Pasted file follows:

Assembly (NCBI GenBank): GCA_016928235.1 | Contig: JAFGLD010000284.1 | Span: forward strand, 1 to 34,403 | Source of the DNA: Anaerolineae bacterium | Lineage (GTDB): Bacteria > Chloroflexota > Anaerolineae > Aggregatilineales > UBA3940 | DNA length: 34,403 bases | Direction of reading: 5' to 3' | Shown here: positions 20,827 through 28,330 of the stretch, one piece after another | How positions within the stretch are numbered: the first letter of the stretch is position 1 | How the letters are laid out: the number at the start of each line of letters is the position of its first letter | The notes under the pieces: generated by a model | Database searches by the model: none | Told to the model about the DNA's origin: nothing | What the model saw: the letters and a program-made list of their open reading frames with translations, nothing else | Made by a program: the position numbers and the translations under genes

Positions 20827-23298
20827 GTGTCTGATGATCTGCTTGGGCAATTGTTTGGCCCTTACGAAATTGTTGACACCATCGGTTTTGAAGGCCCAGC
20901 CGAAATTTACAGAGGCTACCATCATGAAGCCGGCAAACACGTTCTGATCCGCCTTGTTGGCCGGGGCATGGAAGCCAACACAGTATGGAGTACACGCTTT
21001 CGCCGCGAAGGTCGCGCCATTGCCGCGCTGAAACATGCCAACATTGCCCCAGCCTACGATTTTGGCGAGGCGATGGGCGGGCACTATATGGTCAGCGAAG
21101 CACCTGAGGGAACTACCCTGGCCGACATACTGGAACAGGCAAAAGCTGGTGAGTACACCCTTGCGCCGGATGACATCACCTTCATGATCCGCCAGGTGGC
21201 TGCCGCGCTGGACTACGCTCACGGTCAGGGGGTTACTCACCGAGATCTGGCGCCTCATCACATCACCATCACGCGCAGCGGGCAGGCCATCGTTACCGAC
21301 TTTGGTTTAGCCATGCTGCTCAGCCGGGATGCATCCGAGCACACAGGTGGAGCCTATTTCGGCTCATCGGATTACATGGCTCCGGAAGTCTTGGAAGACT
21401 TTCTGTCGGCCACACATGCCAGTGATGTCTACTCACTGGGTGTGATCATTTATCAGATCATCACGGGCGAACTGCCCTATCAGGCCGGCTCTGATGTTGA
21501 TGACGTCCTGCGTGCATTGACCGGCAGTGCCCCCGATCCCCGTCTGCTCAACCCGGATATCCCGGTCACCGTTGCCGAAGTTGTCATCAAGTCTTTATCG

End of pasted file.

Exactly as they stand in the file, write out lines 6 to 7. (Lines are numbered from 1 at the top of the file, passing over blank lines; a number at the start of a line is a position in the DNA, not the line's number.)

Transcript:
21101 CACCTGAGGGAACTACCCTGGCCGACATACTGGAACAGGCAAAAGCTGGTGAGTACACCCTTGCGCCGGATGACATCACCTTCATGATCCGCCAGGTGGC
21201 TGCCGCGCTGGACTACGCTCACGGTCAGGGGGTTACTCACCGAGATCTGGCGCCTCATCACATCACCATCACGCGCAGCGGGCAGGCCATCGTTACCGAC